Mechanism of action
The elimination of estrogen-stimulating effects is a major factor in achieving tumour response when tumour tissue growth is dependent on the presence of estrogens.
In postmenopause, estrogens are mainly produced under the influence of the aromatase enzyme, which converts androgens synthesised by the adrenal glands, primarily androstenedione and testosterone, into estrone (E1) and estradiol (E2). Thus, suppression of estrogen synthesis in peripheral tissues and in the tissue of malignant neoplasms may be achieved by inhibition of the aromatase enzyme.
Letrozole is a non-steroidal aromatase inhibitor, has anti-estrogenic effect, selectively inhibiting aromatase by highly specific competitive binding to the subunit of this enzyme – heme of cytochrome P450. Blocks the synthesis of estrogen in all tissues.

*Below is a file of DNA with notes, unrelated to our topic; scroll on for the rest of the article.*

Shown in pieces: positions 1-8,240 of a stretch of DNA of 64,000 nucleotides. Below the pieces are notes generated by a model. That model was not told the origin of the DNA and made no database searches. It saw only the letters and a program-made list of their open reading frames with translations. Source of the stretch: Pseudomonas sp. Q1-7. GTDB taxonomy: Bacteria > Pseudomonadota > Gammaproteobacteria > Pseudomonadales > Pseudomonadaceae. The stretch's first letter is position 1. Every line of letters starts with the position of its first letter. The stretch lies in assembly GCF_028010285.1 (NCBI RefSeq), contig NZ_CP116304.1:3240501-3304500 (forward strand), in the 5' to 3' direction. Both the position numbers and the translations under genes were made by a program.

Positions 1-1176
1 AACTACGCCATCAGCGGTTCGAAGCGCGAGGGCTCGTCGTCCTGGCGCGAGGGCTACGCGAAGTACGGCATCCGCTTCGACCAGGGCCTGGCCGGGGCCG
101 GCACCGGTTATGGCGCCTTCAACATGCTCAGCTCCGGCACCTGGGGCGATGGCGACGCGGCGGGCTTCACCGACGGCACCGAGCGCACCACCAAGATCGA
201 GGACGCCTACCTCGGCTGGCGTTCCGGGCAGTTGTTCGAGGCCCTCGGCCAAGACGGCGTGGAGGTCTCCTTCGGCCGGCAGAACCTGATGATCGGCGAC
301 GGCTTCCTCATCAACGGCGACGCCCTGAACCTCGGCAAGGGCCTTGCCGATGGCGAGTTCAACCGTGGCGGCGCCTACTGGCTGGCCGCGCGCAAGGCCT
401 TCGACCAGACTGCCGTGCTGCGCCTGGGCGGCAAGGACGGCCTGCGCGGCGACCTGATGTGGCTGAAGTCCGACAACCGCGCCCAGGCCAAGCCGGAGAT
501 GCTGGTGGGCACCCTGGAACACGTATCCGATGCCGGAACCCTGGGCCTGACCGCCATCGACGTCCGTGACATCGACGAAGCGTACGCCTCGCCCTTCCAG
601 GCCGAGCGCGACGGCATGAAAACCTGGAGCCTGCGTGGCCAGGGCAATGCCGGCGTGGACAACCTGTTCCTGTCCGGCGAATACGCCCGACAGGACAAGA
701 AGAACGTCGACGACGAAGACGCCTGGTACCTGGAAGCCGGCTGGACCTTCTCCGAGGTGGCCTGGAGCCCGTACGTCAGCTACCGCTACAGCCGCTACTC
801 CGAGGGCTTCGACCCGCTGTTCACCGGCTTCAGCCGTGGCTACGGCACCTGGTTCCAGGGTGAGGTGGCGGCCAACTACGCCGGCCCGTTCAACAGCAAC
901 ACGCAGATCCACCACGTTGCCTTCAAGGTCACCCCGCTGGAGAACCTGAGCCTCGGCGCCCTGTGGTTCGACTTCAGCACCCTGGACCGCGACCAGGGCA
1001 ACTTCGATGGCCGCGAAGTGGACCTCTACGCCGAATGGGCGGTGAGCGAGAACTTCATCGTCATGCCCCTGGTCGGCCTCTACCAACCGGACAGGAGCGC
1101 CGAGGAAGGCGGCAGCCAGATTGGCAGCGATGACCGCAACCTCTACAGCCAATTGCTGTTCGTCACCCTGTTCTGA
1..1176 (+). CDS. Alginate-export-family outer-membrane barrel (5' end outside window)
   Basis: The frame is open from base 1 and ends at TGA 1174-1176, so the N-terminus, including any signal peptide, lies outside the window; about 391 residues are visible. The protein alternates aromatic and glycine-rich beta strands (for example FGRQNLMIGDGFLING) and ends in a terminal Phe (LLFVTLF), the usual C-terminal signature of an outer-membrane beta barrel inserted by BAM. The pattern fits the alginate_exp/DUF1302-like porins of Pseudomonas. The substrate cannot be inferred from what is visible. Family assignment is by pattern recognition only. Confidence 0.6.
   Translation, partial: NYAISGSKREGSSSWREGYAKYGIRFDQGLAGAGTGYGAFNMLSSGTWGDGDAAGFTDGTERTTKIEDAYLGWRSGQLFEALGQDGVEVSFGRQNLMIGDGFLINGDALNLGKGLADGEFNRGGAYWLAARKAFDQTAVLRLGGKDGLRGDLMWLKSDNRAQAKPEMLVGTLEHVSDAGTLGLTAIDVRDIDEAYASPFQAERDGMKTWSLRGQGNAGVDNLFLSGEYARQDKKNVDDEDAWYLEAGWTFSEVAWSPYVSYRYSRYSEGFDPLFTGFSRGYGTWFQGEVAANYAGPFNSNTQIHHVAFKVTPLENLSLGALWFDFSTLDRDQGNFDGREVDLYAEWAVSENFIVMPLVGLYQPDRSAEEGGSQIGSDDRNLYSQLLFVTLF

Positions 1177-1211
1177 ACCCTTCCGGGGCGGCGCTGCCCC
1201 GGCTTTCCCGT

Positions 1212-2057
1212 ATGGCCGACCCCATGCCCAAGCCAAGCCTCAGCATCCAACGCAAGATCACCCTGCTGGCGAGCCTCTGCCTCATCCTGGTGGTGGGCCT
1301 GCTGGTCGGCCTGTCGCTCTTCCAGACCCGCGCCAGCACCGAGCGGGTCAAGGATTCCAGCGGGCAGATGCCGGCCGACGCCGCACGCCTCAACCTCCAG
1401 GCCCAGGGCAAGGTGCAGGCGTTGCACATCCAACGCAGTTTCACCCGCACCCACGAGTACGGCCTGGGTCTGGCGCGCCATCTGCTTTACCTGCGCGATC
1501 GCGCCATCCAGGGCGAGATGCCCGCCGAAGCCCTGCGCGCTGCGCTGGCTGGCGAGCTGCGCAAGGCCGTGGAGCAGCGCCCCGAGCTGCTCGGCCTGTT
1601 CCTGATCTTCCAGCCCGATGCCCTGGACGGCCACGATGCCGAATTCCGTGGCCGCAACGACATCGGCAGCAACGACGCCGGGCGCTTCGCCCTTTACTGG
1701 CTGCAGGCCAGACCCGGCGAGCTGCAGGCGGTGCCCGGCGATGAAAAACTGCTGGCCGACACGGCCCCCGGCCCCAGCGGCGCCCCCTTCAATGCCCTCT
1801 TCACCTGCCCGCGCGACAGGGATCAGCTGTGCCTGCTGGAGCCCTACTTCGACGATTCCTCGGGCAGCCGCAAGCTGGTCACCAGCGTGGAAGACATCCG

- Early stages of invasive breast cancer whose cells have hormone receptors, in postmenopausal women, as adjuvant therapy.
- Early-stage invasive breast cancer in postmenopausal women after completion of standard adjuvant therapy with tamoxifen for 5 years as extended adjuvant therapy.
- Disseminated hormone-dependent breast cancer in postmenopausal women (first-line therapy).
- Disseminated breast cancer with recurrence or disease progression in postmenopausal women (natural or artificially induced) who have received prior anti-estrogen therapy.
- Hormone-dependent HER-2 negative breast cancer in postmenopausal women as neoadjuvant therapy in case of contraindications to chemotherapy and no need for emergency surgery.